Volcan Mountain has had Indigenous roots for at least 6,000 years if not much longer. The most recent tribe are the Iipay people, which translated means “the people”. The Iipay are closely related to the Yuman people who are said to have inhabited the desert for the past 11,000 years.
Volcan mountain has an abundance of food out here as the high mountains provide a variety of plant-life and animals. Some of the food sources include acorns, berries, roots, grass seeds, deer and rabbit.
In 1775, Native lives were forever changed when the Spanish colonizers arrived. The Iipay were forced to adapt to the Spanish lifestyle, adopt their religious beliefs and were eventually relocated from their homes onto reservations.
Shortly after. the miners, loggers and ranchers came in due to the gold rush and took over the land even more.
Learn more about the Iipay Nation of Santa Ysabel and how to support them here.
The Volcan Mountain was off-limits to the public for most of the 20th century, so we are quite fortunate to get to explore it today!
In 1989, famed artist and architect, James Hubbell was asked to design an entrance to the Volcan Mtn. trail that would celebrate the passageway to the high summit and cause people to pause and appreciate that they were entering a special place. In 1990 Mr. Hubbell built a beautiful gateway of native rock and cedar beams collected from and milled on Palomar Mountain. James’ son, Brennan, built the tall iron sculptures that we see in front of the gateway.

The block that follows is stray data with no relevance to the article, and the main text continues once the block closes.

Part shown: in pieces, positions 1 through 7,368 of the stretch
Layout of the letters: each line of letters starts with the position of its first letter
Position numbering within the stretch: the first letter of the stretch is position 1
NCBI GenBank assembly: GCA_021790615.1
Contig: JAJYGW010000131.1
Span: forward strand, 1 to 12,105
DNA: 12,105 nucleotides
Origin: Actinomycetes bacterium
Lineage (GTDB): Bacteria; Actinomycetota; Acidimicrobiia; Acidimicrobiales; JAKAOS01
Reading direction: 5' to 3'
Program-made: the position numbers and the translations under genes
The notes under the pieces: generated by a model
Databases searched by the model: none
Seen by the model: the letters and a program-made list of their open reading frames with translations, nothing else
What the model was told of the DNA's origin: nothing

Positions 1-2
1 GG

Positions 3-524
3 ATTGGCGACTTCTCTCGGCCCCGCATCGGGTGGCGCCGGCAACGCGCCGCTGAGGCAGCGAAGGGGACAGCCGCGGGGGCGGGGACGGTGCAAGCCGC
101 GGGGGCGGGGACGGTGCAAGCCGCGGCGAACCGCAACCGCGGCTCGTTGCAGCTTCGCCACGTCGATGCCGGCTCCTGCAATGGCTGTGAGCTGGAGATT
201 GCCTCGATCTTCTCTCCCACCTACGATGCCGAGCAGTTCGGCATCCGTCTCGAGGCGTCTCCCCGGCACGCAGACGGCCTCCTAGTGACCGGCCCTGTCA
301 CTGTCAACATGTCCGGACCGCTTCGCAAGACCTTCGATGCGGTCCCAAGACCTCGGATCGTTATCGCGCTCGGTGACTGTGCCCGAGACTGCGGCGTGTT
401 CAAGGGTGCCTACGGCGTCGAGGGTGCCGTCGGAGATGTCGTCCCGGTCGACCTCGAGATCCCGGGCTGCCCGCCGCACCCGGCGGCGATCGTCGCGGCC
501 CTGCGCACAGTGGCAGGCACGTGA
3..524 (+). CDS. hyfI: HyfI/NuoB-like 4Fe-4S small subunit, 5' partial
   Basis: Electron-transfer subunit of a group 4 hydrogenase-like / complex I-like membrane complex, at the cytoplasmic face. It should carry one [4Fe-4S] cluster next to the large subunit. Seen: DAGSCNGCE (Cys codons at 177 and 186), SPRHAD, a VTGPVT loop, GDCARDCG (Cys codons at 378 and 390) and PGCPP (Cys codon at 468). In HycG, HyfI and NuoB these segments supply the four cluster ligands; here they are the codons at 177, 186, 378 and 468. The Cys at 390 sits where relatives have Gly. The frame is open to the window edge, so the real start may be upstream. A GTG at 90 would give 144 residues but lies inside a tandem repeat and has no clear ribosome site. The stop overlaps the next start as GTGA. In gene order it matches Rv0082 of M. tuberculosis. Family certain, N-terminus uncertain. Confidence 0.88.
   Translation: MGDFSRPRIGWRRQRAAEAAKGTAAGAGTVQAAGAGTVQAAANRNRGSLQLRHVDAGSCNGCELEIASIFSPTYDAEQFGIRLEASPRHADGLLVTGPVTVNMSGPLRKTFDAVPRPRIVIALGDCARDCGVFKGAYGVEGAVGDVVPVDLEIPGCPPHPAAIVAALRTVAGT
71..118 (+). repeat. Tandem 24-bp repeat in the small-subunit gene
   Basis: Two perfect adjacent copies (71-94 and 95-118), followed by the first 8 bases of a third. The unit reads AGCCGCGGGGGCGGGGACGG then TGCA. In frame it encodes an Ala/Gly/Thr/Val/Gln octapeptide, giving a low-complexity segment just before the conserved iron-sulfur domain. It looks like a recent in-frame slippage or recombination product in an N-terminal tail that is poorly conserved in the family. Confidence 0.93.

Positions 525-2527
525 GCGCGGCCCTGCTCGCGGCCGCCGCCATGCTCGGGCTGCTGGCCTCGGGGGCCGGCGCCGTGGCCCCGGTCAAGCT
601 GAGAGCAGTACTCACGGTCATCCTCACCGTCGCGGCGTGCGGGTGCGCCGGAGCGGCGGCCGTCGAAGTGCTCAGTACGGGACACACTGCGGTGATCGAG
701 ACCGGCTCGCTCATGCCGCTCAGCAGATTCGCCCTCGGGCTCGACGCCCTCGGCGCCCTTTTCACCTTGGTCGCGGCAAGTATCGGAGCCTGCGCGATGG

Volcan Mountain Wilderness Preserve offers approximately 2,900 acres of mixed conifer forest. Hike to the summit for spectacular views from the desert to the coast. This roughly 5-mile round-trip hike is considered moderately-difficult, with steep inclines.
We did this hike in December when the weather was perfect for an uphill climb. It was an almost completely secluded hike with views that only got more beautiful the higher we climbed. We got lucky and found several metates/mortars although I am going to keep their whereabouts top-secret to help preserve history. This is a great hike for families and is dog-friendly. There are lookout points with benches to appreciate the views and have small breaks during your hike.
We came across several metates during our hike! This metate was really cool because it had a thick layer of frozen ice in it!
Sage had to drink from every metate we found:As we were leaving I came across an interesting sun dial that I didn’t notice on our way up:When we were driving away three chickens crossed the road in front of us. Turns out they really DO just want to get to the other side! 😛And the evening ended with a glorious sunset:What a difference a few minutes can make!